Leigh Turner » Istanbul, Turkey

Video: the perils of conspiracy theories

A harvest fails.  Saboteurs are blamed.  A well-know personality dies tragically.  A secret plot is alleged.  Another well-known personality dies tragically.  Rumours circulate that he has faked his death and has been seen in a supermarket near Basingstoke. I have written several times in this blog about conspiracy theories.  Now, if you don’t mind hearing someone murdering the Turkish language, you can watch me talking on the same subject.  I … Read more »Video: the perils of conspiracy theories

Crimean Tatars: suppression, intimidation, fear and distrust

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A country illegally uses military force to seize the territory of a neighbouring country despite having signed treaties recognising, and promising to respect, that country’s territorial integrity.  Once in de facto control, the new authorities systematically suppress and intimidate an important ethnic minority with strong links to Turkey.    It’s happening right here in Europe.   I blogged in April 2014 about “Why Ukraine matters and what happens next”.  In … Read more »Crimean Tatars: suppression, intimidation, fear and distrust

Gay Pride in Istanbul: great stuff

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A massive march surges down Istiklal, Istanbul’s main thoroughfare.  Banners urge understanding of minority rights.  International commentators praise the tolerance on display at one of the biggest festivals of its type in the region.   Istanbul Gay Pride is big.  In 2013, more than 100,000 people were reported as participating. The festival celebrates the gay community by fighting discrimination and violence against Lesbian, Gay, Bisexual, Transgender, Queer and Intersex people, … Read more »Gay Pride in Istanbul: great stuff

Crossroads and boundaries: Eastern Anatolia

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Snow-capped peaks tower over ancient mausoleums.  Although they were built by Saltukids in the 12th Century, the steep-roofed tombs are reminiscent of Armenian churches.  The nearby Selcuk-era madrasah features both Central Asian-style twin minarets and double-headed Byzantine eagles.  Above the city, in a fortress founded by Emperor Theodosius in the 4th century, a newer minaret-like structure has a bell tower at the top. At the crossroads of Europe and Asia, Turkey is … Read more »Crossroads and boundaries: Eastern Anatolia

Politics and power: Why the Magna Carta is still a burning issue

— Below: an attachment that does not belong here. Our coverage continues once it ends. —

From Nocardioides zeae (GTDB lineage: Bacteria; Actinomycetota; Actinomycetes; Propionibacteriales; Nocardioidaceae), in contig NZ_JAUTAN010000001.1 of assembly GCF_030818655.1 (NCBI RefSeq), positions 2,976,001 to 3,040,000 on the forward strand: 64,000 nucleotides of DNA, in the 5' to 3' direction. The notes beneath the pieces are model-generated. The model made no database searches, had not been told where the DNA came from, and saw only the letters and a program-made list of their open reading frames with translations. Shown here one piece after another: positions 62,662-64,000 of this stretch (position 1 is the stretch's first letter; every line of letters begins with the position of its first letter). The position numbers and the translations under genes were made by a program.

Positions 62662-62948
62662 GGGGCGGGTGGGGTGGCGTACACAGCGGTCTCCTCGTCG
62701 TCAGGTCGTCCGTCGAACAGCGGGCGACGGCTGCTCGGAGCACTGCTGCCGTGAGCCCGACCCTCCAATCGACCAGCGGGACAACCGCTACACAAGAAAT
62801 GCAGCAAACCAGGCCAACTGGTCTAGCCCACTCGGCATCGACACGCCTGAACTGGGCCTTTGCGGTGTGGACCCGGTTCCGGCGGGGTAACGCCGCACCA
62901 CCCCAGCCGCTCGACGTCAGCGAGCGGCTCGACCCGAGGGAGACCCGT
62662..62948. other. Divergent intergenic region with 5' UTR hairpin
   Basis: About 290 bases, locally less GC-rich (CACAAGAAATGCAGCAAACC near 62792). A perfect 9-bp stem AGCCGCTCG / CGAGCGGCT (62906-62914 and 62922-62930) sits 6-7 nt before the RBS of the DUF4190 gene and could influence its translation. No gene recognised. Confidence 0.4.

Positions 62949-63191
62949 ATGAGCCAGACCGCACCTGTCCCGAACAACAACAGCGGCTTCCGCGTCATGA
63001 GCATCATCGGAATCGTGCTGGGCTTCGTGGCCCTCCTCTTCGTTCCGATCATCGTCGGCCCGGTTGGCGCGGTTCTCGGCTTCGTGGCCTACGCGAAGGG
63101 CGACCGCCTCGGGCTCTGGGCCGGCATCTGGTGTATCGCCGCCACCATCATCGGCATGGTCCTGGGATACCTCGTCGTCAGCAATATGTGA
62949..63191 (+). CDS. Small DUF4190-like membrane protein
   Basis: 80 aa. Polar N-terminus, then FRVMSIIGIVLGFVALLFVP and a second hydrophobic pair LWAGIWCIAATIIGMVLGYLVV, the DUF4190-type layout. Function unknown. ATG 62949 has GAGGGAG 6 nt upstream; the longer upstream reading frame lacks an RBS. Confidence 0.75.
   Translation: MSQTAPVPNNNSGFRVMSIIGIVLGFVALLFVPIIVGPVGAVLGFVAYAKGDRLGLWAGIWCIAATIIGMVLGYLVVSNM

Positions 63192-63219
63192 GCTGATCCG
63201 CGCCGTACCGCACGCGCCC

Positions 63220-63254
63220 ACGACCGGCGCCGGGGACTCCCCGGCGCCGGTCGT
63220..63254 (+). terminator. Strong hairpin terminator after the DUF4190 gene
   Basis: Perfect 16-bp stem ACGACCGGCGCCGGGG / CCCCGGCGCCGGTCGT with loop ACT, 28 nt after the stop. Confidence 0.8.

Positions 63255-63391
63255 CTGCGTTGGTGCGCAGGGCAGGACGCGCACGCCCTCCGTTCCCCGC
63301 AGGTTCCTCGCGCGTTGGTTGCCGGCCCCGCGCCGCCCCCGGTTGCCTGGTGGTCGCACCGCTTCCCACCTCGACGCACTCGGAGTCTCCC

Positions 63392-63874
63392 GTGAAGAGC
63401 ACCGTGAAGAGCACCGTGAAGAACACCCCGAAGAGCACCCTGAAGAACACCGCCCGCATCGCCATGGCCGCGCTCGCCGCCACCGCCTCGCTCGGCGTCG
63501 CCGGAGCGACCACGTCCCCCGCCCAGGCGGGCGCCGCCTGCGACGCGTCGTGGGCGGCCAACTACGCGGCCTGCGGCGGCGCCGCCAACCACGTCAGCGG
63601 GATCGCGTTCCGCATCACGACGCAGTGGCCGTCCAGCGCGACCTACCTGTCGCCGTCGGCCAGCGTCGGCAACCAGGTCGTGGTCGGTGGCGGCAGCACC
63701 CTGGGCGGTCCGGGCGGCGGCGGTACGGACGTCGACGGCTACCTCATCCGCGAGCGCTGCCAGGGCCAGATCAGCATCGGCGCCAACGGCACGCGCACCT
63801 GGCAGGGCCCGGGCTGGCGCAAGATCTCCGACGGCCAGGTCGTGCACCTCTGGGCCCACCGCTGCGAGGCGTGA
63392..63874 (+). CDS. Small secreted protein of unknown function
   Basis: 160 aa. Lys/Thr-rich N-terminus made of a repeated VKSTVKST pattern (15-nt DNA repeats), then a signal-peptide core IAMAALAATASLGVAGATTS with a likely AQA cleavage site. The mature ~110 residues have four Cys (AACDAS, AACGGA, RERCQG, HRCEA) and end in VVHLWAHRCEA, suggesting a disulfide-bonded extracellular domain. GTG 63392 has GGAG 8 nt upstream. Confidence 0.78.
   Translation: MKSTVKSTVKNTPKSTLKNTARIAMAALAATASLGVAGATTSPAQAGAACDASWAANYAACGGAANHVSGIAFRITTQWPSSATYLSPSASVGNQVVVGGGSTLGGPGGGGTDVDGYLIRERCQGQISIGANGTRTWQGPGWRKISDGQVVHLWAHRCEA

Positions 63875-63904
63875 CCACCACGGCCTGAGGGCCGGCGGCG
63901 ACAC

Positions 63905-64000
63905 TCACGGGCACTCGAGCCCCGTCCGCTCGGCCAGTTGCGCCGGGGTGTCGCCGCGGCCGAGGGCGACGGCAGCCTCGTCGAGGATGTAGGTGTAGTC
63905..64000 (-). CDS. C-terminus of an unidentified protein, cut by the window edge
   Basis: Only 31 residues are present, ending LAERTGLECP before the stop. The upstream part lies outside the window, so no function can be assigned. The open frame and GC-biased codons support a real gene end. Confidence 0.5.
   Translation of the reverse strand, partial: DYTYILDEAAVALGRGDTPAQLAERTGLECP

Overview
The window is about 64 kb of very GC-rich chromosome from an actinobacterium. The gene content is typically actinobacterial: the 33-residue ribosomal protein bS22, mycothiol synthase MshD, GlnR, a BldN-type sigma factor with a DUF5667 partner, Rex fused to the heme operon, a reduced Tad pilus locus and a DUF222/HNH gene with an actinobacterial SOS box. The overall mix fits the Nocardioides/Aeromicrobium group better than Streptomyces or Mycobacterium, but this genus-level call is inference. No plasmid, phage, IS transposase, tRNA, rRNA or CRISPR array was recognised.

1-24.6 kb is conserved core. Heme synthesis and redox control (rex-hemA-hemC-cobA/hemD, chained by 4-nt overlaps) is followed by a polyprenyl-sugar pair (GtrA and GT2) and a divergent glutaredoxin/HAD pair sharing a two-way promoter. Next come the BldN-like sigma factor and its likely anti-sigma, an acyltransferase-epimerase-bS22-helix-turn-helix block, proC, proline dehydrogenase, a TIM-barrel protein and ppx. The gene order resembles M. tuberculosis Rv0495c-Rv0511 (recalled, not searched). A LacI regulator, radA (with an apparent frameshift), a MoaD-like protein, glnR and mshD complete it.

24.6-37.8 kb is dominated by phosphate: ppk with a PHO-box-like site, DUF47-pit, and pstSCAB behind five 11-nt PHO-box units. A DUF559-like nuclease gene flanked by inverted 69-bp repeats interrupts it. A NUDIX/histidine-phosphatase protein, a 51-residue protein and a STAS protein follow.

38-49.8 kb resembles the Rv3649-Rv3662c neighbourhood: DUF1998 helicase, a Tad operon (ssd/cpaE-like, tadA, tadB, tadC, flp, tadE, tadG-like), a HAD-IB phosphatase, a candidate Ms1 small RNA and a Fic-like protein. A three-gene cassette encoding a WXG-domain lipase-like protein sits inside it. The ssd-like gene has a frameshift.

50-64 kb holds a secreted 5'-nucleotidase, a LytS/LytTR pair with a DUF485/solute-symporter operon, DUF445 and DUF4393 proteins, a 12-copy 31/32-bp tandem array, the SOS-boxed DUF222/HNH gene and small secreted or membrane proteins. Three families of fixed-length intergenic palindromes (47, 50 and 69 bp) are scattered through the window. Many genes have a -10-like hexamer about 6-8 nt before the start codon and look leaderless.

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A bunch of English barons challenge the King for power and seize London.  To make peace, the King agrees a legal document.  But he then asks the Pope repeal it – which the Pope does, declaring it “null and void of all validity forever”.  War erupts; the King dies; and a nine-month-old boy becomes head of state. All this happened in 1215 – 800 years ago.  Why should anyone care … Read more »Politics and power: Why the Magna Carta is still a burning issue

Why learning English is easy and fun

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I have the privilege and honour to work as a British diplomat.  That means I spend a lot of time learning foreign languages. Before each of my last five postings (in Vienna, Moscow, Berlin, Kyiv and Istanbul) I spent between four weeks and nine months on intensive language preparations. If you want to understand a country and its people, speaking the language helps. I’ll be blogging later on how I … Read more »Why learning English is easy and fun

#REASONSTOLIKEISTANBUL PART 2

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I was delighted to spend a couple of hours recently with top Turkish journalist and photographer Ercan Arslan. Ercan had come across my Twitter  account @leighturnerFCO and the series #reasonstolikeIstanbul, now at #373.  He asked if we could visit a few of the places I’d tweeted about. The result was a piece published in the Turkish newspaper Milliyet on 24 May, also available online (in Turkish).  Warning: as the idea … Read more »#REASONSTOLIKEISTANBUL PART 2

James Bond, conspiracy theories and the Welsh Secret Service

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Amongst the snippets of “what will happen in 2015?” news earlier this year I saw one piece of news sure to please many people. A new James Bond 007 Film, “Spectre”, will launch in November. People are fascinated by secret services.  Some are more secret than others.  My blog of December 2010, “I can burn your face”, expressed my admiration for the Dutch secret service, the AIVD, for the fact … Read more »James Bond, conspiracy theories and the Welsh Secret Service

UK and Turkey: doing good business

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Next week promises to be a big week for UK-Turkish trade and investment.   Lord Livingston, the British Minister of State for Trade and Investment, will visit Turkey from 22-25 February.  The Minister will open a GREAT Technology event; hold formal high-level talks with Trade Minister Zeybekci; meet British investors in Turkey, and Turkish investors in the UK; and meet top representatives of sectors of Turkish business with which the … Read more »UK and Turkey: doing good business

Business in Turkey: the rules of the game

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British people are often accused of using too many sporting metaphors.  Expression such as “a good innings” (doing well but nearly finished) or “a sticky wicket” (a hard-to-defend situation) come from cricket.  Others, eg “game, set and match” (the contest has ended) or “ the ball’s in your court” (it’s up to you to make the next step) come from tennis. Others come from football: we all know the meaning … Read more »Business in Turkey: the rules of the game